The Conservatives again support marriage in the tax system. Any proposal will penalise a number of groups, be regressive, and fail to provide more stable homes.
After much to-ing and fro-ing yesterday, the Conservative party has once again committed to supporting marriage in the tax system. But any proposal will penalise a number of groups, is likely to be regressive, and will fail to provide more stable homes.
As widely reported in this morning’s papers, David Cameron yesterday flip-flopped on his marriage tax plans, first saying “It is something … I’ll definitely hope to do” before later saying “we will definitely do [it] in the next parliament.” On Today this morning, Conservative Home’s Tim Montgomerie confirmed: “What we have is a definite commitment to recognise marriage in the tax system” although it won’t be the expensive £4.9 billion policy originally proposed by Iain Duncan Smith in 2007.
But whichever policy the Conservatives finally adopt will favour old over young. In 1991, 74 per cent of 30-44 year olds were married but the Office of National Statistics projects that only 43 per cent of the age group will be married by 2021 (Table 3a). For the overall population aged over 16, the proportion of married couples is projected to fall from 58 per cent in 1991 to 41 per cent by 2031, as the Chart below shows.
Tim Horton of the Fabian Society told Left Foot Forward,
“When we last had a married couples allowance under the Tories during the 1980s and 1990s there was actually a drop off in marriage. There is little evidence that tax breaks would make much difference. And even if some couples did get together for a tax break it is unlikely their relationships would be as robust as those motivated by love and commitment, which is what actually explains positive outcomes for many married couples.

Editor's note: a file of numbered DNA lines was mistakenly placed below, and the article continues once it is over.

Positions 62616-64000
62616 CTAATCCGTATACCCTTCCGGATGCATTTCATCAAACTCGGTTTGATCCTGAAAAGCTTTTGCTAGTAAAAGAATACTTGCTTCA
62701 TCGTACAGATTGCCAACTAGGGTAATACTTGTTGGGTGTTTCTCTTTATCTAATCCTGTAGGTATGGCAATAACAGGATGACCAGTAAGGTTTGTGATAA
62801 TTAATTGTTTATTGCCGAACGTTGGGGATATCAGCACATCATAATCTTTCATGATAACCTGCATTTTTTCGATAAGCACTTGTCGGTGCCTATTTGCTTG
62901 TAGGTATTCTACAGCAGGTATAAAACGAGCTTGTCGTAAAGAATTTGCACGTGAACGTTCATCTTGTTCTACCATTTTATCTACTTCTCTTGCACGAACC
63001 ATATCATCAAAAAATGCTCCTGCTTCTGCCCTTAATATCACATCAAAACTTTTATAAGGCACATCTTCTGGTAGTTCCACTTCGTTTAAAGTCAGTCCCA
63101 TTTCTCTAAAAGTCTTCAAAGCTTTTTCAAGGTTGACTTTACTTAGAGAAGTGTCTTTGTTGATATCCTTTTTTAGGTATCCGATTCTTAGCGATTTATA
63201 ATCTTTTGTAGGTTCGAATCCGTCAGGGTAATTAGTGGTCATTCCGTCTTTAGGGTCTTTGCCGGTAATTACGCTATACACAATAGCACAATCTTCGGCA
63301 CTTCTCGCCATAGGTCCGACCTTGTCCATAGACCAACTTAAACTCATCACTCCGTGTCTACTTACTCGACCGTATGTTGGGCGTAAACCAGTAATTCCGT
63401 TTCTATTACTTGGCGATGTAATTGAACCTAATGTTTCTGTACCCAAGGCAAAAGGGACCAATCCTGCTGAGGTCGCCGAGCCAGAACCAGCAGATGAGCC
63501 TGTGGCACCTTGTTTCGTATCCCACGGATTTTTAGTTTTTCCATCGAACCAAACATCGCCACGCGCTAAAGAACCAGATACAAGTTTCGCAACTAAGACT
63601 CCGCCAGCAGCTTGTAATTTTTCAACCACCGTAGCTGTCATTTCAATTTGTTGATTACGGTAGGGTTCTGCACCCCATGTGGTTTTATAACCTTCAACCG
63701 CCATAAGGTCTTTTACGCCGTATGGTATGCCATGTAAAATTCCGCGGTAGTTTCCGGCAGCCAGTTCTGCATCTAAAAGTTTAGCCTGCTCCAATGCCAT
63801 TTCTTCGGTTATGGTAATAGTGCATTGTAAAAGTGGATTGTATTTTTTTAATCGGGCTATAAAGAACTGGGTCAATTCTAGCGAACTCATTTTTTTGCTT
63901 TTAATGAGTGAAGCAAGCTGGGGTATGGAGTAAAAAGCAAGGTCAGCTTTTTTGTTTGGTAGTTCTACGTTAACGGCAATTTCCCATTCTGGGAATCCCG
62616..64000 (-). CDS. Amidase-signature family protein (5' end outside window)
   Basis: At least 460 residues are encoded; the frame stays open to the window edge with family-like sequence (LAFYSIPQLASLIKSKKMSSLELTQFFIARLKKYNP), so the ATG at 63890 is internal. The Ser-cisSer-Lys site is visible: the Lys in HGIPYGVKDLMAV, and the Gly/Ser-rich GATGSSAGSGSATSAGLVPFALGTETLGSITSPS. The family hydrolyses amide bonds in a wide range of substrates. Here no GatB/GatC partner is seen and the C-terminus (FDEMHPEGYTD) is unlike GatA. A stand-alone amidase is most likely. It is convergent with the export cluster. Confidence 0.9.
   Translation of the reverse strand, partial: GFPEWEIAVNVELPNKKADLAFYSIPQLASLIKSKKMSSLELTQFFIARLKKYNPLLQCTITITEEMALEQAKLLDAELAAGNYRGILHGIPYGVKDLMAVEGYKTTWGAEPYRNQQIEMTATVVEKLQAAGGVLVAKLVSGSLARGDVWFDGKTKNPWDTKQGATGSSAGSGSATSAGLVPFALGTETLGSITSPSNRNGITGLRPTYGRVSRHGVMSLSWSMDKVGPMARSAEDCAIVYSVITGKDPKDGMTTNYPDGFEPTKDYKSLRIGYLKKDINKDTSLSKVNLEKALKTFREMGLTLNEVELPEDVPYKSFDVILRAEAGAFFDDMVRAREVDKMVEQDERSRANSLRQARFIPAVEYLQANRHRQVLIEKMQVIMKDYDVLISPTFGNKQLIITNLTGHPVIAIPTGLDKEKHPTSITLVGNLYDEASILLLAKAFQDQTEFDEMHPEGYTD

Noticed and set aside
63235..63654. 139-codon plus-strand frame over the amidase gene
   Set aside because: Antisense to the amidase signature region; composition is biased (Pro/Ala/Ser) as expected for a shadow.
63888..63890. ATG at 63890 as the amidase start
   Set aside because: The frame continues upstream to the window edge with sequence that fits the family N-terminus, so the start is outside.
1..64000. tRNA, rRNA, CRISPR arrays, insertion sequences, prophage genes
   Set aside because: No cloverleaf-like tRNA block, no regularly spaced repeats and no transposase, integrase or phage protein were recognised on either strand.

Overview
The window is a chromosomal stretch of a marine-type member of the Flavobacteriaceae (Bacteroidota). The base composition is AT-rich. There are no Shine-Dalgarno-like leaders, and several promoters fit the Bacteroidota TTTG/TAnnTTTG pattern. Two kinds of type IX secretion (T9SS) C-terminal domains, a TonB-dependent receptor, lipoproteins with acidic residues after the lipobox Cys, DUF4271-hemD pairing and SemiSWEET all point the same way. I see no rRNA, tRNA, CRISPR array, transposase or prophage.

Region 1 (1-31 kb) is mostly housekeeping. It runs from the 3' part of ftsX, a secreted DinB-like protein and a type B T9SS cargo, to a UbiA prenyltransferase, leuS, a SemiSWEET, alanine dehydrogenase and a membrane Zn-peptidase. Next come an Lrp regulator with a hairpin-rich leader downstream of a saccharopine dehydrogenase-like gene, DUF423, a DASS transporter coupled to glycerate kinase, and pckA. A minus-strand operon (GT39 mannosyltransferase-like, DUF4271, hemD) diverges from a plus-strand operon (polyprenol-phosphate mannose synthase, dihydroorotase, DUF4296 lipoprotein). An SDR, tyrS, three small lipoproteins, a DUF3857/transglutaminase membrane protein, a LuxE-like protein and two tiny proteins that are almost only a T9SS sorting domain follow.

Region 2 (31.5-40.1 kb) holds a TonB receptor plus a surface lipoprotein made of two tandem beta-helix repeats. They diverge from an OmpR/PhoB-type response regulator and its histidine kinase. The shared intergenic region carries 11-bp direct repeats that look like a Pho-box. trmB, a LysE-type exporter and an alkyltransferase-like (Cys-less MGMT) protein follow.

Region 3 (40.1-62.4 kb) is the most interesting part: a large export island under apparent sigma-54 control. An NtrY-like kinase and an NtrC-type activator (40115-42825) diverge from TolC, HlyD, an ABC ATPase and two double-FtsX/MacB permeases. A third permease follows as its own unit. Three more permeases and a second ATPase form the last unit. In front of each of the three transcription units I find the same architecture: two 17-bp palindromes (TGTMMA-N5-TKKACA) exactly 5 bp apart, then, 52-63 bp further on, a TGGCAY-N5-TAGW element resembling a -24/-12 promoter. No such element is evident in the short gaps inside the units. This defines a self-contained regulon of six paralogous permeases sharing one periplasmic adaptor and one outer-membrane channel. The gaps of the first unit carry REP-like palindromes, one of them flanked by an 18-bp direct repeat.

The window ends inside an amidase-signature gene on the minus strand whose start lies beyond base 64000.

“What’s more, the Tories’ proposed tax break would unfairly ignore many families, including cohabiting couples, single parents and the low paid. It would also fail to support many younger couples, who often use cohabitation as a ‘practice run’ for marriage.”
The number of cohabiting couples are projected to rise from 2.25 million in 2007 to 3.70 million in 2031. This blog has previously shown that the proportion of households with single parents has risen from 3 per cent in 1971 to 7 per cent in 2008. Marriage is also more common further up the income scale as this analysis of IDS’ proposals has shown.
Giles Wilkes also has an excellent piece on his Freethinking Economist blog outlining why the Tories are “on the back foot on marriage”
And Chris Giles of the FT has just posted on how “transferable tax allowances are a terrible idea” and that “It wasn’t nutty progressives who got rid of the married man’s allowance and undermined the married couples’ allowance in the tax system. It was a combination of those awful lefties (Nigel Lawson, John Major, Norman Lamont and Kenneth Clarke)”.
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